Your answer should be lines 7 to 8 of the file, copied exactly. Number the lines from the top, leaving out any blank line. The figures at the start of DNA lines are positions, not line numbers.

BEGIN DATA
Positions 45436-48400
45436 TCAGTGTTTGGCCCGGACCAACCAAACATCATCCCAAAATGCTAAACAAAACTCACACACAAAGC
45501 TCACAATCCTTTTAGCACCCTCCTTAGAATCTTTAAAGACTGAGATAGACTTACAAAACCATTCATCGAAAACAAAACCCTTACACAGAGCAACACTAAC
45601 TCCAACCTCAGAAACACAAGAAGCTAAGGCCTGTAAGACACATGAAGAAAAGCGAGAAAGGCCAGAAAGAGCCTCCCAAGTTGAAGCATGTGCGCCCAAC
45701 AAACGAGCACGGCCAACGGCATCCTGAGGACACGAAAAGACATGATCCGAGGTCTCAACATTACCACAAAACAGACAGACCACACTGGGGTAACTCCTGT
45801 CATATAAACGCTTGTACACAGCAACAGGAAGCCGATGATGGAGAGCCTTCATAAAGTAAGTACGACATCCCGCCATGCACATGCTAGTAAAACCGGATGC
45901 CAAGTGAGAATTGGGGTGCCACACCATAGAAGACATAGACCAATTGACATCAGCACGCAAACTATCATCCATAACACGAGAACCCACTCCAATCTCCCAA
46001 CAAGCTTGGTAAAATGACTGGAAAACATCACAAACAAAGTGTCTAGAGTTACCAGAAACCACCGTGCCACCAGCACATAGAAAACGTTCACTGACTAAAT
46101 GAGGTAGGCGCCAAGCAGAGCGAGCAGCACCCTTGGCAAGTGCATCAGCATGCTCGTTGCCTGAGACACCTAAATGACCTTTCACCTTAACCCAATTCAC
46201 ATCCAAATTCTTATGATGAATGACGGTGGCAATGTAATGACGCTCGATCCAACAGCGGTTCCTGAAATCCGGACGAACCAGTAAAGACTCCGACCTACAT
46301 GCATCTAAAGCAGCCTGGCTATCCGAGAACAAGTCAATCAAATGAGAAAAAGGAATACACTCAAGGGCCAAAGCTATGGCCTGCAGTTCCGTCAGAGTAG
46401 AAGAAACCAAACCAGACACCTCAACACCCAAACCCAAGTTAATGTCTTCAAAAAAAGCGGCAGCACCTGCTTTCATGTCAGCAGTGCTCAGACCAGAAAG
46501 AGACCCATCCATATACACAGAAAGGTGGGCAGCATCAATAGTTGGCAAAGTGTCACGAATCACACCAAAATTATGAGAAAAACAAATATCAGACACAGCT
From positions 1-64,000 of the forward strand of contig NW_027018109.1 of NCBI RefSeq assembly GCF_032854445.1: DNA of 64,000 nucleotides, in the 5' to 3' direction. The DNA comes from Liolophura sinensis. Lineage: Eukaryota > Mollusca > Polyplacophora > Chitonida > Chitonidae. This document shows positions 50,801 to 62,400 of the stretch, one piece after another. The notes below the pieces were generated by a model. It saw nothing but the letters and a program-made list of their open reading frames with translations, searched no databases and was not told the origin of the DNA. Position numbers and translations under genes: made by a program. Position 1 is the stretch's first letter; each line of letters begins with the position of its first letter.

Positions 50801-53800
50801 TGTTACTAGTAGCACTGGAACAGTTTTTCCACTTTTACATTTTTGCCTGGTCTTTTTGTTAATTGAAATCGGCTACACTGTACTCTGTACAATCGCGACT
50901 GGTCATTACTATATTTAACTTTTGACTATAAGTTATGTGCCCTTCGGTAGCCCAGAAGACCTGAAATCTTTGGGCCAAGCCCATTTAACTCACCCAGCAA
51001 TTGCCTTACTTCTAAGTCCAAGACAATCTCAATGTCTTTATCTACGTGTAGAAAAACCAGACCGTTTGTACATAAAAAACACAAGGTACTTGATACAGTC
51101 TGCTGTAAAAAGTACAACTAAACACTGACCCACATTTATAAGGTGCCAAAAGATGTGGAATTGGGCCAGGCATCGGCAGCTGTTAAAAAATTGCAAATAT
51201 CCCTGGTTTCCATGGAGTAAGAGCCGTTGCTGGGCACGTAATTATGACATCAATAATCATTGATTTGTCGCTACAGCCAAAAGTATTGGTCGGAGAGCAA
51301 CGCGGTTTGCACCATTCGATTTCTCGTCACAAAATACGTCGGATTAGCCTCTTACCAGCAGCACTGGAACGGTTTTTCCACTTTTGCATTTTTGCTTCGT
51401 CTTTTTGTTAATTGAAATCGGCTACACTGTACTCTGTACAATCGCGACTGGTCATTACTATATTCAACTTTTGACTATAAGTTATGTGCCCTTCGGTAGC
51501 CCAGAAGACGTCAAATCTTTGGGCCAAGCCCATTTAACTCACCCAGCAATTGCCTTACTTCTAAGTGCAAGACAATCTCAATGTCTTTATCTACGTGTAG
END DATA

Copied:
45901 CAAGTGAGAATTGGGGTGCCACACCATAGAAGACATAGACCAATTGACATCAGCACGCAAACTATCATCCATAACACGAGAACCCACTCCAATCTCCCAA
46001 CAAGCTTGGTAAAATGACTGGAAAACATCACAAACAAAGTGTCTAGAGTTACCAGAAACCACCGTGCCACCAGCACATAGAAAACGTTCACTGACTAAAT